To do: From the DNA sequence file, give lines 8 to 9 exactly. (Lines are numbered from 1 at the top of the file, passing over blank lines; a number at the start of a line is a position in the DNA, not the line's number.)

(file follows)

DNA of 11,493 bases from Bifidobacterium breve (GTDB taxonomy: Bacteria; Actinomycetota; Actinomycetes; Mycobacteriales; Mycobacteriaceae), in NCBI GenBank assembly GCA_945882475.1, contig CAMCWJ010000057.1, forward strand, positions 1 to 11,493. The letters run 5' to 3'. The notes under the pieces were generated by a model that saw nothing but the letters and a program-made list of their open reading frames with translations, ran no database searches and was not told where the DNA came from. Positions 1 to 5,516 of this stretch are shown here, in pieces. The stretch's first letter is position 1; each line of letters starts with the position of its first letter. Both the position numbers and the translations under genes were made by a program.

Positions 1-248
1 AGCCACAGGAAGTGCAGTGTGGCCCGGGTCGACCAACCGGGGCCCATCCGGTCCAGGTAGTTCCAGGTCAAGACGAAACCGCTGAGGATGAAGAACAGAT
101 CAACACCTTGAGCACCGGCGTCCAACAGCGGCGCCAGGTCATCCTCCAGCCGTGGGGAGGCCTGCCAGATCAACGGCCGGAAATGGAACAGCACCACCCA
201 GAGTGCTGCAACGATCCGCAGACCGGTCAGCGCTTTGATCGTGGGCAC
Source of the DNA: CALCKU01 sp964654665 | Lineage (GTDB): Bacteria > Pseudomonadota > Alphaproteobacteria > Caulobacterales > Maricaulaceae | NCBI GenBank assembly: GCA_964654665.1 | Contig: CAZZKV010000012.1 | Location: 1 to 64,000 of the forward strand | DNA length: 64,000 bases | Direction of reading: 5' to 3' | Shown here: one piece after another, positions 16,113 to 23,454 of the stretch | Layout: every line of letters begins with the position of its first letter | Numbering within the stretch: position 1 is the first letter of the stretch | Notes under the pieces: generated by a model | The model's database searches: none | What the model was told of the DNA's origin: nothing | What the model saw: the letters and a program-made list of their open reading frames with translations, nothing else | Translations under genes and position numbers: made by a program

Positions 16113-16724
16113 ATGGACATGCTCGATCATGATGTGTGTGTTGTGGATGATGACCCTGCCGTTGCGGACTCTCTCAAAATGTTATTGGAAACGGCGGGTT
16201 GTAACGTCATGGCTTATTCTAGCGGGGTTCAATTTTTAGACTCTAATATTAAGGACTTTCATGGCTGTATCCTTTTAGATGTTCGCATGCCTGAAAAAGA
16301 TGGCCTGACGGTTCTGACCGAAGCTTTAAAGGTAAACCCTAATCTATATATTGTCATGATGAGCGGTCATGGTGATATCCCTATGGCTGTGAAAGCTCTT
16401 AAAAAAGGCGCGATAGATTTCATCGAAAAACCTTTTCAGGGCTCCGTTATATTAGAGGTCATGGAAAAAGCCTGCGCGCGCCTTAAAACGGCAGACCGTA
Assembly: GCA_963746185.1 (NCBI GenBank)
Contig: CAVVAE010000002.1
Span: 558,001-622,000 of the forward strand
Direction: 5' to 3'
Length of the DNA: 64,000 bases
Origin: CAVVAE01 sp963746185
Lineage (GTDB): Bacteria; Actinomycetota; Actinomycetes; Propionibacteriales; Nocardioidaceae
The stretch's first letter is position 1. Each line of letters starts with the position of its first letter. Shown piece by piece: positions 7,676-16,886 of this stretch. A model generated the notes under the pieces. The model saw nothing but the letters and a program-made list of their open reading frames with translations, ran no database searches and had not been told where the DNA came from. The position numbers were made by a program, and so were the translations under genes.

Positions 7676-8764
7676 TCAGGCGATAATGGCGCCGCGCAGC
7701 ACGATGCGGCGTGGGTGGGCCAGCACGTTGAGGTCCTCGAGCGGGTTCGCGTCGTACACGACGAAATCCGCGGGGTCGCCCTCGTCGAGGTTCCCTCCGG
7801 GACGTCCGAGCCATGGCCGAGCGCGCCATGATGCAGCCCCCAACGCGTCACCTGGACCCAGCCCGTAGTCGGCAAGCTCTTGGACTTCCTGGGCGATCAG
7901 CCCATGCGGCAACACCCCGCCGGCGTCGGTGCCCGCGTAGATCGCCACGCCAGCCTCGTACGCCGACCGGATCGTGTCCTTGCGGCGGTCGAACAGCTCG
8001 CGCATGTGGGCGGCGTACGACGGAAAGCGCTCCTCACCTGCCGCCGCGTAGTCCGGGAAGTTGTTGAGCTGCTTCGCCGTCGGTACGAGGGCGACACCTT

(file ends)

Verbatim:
16113 ATGGACATGCTCGATCATGATGTGTGTGTTGTGGATGATGACCCTGCCGTTGCGGACTCTCTCAAAATGTTATTGGAAACGGCGGGTT
16201 GTAACGTCATGGCTTATTCTAGCGGGGTTCAATTTTTAGACTCTAATATTAAGGACTTTCATGGCTGTATCCTTTTAGATGTTCGCATGCCTGAAAAAGA